Constructing Your Sets With Multiple Sets
To perform consecutive sets of exercises for different muscle groups.
This type of superset consists of performing exercises for opposing muscle groups. For example, biceps curls followed immediately by triceps extensions. Besides being time-efficient, supersetting in this fashion dramatically increases your workout intensity. This is because you move quickly from one exercise to another. In addition, working opposing muscle groups promotes muscular balance. This in turn improves joint stability and reduces your chances of injury.
Lastly, some research indicates some interesting findings. You can actually handle more weight with supersets of agonist/antagonist muscle groups as opposed to straight sets. You’re previously stimulating the opposing muscle group. Therefore, you can generate a more forceful contraction on the second exercise. For example, you can handle more weight on the bench press if you precede it by a set of bent-over rows. This might avoid the typical decrease in strength that comes with performing straight sets.
Constructing Your Sets With Supersets – Using Non-Related Muscle Groups:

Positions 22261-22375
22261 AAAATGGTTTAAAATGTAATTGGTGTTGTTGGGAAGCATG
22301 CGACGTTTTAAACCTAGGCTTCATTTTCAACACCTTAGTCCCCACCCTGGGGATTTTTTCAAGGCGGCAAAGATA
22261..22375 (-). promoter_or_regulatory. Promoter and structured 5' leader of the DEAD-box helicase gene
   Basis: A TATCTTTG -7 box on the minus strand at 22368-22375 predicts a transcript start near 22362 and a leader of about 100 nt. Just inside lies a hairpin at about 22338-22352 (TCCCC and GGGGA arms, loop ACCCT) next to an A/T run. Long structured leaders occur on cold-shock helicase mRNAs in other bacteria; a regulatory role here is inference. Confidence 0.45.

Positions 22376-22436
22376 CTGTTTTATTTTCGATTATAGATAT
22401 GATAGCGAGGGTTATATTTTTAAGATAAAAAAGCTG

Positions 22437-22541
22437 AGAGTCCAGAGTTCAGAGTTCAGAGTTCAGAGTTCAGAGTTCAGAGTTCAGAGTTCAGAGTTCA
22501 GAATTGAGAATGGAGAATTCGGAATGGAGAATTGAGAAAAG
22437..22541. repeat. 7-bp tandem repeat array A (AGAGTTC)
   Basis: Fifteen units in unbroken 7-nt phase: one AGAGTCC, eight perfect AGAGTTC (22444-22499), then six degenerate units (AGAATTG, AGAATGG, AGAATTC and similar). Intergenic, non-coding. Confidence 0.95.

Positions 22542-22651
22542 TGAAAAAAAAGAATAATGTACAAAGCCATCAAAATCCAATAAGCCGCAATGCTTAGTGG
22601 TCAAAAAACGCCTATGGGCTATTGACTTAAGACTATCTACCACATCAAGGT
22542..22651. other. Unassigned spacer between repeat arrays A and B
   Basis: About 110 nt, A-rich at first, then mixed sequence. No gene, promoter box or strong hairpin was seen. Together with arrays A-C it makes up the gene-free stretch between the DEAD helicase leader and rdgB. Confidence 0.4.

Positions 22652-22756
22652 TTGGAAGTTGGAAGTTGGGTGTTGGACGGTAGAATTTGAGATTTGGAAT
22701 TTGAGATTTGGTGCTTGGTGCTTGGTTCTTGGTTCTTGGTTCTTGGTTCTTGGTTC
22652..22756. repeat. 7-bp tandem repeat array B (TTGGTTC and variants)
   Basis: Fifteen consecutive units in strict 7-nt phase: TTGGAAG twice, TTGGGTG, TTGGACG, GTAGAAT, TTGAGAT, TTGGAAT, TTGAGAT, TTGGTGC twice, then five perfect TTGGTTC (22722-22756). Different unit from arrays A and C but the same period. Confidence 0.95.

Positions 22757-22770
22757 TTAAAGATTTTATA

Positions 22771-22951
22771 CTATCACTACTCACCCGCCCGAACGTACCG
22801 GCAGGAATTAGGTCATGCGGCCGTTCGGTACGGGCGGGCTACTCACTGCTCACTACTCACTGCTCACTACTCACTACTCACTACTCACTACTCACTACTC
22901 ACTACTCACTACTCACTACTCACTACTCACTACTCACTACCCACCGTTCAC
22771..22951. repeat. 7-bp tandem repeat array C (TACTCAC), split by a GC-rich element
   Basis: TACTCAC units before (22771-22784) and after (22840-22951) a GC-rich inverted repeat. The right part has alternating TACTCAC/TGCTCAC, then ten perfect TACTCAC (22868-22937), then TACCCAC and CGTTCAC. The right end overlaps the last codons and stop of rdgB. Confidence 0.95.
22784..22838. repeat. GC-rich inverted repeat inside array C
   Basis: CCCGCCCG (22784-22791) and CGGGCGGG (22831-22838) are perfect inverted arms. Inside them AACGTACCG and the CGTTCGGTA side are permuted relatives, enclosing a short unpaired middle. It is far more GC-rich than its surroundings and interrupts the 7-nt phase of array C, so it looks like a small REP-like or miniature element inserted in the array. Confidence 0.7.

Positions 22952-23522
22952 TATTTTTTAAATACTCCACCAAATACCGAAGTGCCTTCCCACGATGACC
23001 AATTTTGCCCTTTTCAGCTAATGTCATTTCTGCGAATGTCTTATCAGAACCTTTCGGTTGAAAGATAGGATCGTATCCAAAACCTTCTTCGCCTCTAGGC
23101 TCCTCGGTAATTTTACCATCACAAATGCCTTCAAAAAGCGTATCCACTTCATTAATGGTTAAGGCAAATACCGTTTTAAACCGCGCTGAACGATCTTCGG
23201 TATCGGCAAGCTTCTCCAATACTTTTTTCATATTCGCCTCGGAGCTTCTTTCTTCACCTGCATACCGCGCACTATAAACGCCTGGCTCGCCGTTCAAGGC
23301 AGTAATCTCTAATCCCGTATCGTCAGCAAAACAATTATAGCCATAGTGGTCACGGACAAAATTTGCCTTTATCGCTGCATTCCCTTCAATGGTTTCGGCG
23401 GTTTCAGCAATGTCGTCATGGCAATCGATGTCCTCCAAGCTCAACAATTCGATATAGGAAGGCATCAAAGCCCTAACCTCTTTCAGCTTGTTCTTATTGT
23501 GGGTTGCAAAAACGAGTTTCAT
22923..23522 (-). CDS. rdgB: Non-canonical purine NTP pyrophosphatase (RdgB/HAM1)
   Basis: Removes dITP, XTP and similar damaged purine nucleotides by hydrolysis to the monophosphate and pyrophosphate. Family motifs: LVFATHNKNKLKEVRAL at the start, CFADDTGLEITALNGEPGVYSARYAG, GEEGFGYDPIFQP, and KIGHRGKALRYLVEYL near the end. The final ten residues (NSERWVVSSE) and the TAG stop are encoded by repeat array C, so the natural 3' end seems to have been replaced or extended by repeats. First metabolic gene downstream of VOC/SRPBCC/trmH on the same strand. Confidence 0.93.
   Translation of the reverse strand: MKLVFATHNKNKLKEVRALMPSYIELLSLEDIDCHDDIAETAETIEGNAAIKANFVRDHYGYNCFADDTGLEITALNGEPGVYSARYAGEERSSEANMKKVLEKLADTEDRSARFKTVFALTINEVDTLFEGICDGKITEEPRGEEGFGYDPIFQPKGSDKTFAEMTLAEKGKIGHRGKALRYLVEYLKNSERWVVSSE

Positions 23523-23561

Supersetting two exercises for non-related bodyparts. For example, leg presses and lat pull-downs. This has distinct advantages as well. The great benefit here is that you’re constantly moving from one exercise to another. You’re increasing the caloric cost of the workout. This can favorably affect your body composition. Another benefit is that you’re alternating between upper- and lower-body exercises. That means one muscle group can recover while the other is being trained. The end result is that you can still handle decent weights. This is despite the fact that you’re never really stopping to rest. All in all, this is a great choice for anyone looking to improve his or her overall conditioning level.
2) Compound Sets
Another way to group sets is to perform two or more consecutive exercises for the same muscle group. The big plus here is that you can stimulate a greater number of muscle fibers than you could doing a single exercise. Think about it. Just because you push to failure on a set of bench presses doesn’t mean your chest is totally fried. Try immediately doing another exercise. For example, flyes. You force your chest to work from a different angle, thus increasing fiber stimulation.
|Constructing Your Sets – The Perfect Setup?|
|No. of Sets||1-3 total sets per bodypart of compound exercises||3-4 for compound movements 2-3 for isolation exercises||Varies. Higher (5-6 per exercise) for low-rep strength work at constant loads and all types of pyramid training. When adding high-intensity techniques like drop sets and negatives, fewer sets (2-4) are necessary.|
|Type at Sets||Straight sets with constant load
Supersets (non related muscle groups)
|Straight sets with constant load (85%-100% of 1RM for building maximal strength preceded by a good warm-up).
Reverse pyramid and double pyramid for general bodybuilding purposes.
Supersets for increased caloric expenditure.
|Time Frame||4-6 weeks of each type||Switch every 2-4 weeks||Switch as often as every week.|